Deploying Open Source Tools in the Technical Exploitation Operation

Dr. Stephen Pearson
High Tech Crime Institute


Over the past three years HTCI has been developing a solution to eliminate the required annual commercial licensing for digital forensic tools at the NATO Special Operations School. This work has evolved into the creation of the Forensic Media Exploitation Toolkit (FMETK). The FMETK is now the only toolset taught in the Digital Media Exploitation Course, Cellular Exploitation Course, and Drone Investigations Course. Over the last three years, FMETK has surpassed expectations by replacing all of the previously required commercial tools with a single open source toolkit collection. The workflow and integration of the open source tools, which includes three tools written by HTCI enable a special unit operator to collect, examine, and report digital media during Technical Exploitation Operation’s (TEO). The FMETK provides a framework and workflow that supports an 80% solution for the collection of media, cellular devices, sim cards, and limited internet of things devices.

The FMETK uses the Autopsy forensic tool as its base forensic application to process all artifacts gathered from a scene. Additional open source tools provide a complete media forensics application set. Collected artifacts are turned into useful intelligence information through HTCI’s integration and workflow process. The talk that is suggested for the conference would revolve around the development of forensic workflows using open source tools, highlighting the use of the FMETK for triage forensics.

About Dr. Stephen Pearson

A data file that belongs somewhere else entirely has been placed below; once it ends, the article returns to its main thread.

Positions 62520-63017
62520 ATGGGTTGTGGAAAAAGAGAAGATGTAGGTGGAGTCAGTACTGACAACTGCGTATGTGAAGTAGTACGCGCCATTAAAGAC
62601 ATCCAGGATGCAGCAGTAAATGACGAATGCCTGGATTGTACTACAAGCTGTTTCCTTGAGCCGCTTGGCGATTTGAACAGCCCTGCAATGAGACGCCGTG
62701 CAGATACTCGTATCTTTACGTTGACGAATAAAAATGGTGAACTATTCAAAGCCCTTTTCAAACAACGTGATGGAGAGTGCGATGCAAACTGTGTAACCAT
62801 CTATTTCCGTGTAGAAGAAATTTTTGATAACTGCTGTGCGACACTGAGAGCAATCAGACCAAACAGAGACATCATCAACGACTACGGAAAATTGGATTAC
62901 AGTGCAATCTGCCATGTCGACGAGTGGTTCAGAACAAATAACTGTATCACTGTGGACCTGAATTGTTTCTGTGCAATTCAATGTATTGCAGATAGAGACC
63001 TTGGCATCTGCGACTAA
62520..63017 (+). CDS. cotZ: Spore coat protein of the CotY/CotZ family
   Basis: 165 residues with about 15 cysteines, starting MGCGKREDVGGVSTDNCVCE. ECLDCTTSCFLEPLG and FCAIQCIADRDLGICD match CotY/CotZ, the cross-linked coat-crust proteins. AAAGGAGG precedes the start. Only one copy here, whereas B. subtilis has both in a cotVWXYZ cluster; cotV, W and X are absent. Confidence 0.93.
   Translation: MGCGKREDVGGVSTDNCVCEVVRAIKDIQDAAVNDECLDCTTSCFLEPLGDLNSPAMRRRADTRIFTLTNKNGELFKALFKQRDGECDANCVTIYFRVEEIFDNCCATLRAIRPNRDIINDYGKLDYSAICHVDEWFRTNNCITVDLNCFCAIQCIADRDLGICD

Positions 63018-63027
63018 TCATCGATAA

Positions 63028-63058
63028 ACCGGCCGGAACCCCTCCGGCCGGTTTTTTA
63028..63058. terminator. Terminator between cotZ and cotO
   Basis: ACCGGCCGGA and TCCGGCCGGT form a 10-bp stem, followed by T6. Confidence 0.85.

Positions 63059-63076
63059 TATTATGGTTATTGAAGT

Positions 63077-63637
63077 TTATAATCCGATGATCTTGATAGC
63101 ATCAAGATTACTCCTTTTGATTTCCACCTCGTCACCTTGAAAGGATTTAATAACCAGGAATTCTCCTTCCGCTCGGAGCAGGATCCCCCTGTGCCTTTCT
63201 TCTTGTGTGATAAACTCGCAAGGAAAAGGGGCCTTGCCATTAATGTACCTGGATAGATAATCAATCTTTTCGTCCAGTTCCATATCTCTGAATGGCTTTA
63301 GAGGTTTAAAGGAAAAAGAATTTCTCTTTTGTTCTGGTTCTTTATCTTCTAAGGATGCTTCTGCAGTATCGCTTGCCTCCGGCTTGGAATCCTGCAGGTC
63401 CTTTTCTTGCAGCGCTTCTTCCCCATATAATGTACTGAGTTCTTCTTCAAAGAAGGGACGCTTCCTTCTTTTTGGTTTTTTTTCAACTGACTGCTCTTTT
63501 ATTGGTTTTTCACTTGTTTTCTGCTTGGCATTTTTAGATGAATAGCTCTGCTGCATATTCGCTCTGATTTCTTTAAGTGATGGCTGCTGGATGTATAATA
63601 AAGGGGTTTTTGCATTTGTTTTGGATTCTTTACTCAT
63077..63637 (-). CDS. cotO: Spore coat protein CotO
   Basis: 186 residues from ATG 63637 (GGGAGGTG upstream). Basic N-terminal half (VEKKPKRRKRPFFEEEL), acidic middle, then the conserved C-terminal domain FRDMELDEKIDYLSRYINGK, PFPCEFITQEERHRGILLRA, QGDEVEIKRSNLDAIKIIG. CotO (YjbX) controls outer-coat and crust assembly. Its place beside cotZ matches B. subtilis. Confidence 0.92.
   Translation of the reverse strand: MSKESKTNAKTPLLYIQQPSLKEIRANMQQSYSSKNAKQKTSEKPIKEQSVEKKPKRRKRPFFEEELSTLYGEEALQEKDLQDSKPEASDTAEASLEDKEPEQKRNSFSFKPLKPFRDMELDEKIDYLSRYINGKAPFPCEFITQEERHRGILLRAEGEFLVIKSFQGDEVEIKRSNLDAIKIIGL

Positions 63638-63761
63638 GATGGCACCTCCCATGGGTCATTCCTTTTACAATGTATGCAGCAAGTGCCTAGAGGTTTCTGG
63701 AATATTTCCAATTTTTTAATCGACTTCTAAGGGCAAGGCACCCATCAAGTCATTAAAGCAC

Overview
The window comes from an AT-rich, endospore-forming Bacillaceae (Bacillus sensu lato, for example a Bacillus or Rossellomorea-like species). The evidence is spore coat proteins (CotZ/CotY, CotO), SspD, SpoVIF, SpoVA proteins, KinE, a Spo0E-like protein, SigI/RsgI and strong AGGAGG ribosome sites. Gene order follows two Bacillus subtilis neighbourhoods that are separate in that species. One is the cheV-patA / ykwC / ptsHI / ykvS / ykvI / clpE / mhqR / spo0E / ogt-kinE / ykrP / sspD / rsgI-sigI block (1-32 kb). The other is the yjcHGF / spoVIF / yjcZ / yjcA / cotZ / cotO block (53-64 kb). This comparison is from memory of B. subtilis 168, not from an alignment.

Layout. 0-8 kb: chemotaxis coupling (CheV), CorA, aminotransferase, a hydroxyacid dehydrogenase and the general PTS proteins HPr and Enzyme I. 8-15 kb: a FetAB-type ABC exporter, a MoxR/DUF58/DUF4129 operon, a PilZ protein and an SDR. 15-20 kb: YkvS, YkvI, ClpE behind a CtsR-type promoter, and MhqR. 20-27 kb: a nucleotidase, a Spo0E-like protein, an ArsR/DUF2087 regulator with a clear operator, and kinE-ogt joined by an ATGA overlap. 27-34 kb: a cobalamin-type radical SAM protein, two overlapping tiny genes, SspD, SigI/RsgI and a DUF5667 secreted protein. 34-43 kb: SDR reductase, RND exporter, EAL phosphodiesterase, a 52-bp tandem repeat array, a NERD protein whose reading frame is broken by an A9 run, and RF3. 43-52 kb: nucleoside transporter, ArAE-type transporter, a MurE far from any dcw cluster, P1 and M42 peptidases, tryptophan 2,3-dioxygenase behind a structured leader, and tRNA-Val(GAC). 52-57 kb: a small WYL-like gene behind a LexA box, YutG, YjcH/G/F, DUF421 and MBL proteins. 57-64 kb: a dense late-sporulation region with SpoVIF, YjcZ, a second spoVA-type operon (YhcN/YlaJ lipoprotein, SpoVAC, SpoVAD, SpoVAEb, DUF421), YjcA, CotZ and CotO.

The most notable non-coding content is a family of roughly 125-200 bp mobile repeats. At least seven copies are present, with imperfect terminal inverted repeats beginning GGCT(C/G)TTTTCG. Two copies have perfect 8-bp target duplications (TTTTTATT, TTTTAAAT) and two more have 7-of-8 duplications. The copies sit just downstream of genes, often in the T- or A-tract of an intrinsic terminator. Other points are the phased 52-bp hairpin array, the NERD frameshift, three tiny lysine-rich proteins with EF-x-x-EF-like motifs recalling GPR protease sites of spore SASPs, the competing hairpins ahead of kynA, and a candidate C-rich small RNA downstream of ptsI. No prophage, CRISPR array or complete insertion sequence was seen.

Dr. Stephen Pearson has been involved in Computer Crime and Investigations since 1993. Stephen developed and trained courses for Family Advocacy Law Investigation Training Program, Fraud Investigation Training Program, Army CID Special Agents Courses, Military Police Investigator Course, and Weapons of Mass Destruction Courses. Stephen has directly written and advised on policies and procedures that are current today’s world of computer crime investigation. Stephen retired from the Army as the Non-Commissioned Officer in Charge of the Advanced Technology Criminal Investigations Division in 2003 from Ft Leonard Wood. For the past ten years Stephen has worked closely with NATO and US Special Operations Command to develop cyber training programs for agents and operators in tactical operations. Currently Stephen is the lead research instructor for the development of NATO Cellular and Digital forensic training. Through this work and Stephen's doctoral work he has developed processes and procedures that address the time urgent evidence collection in digital triage forensics. Stephen is an Adjunct Professor at UTICA College and University of North Carolina (Chapel Hill).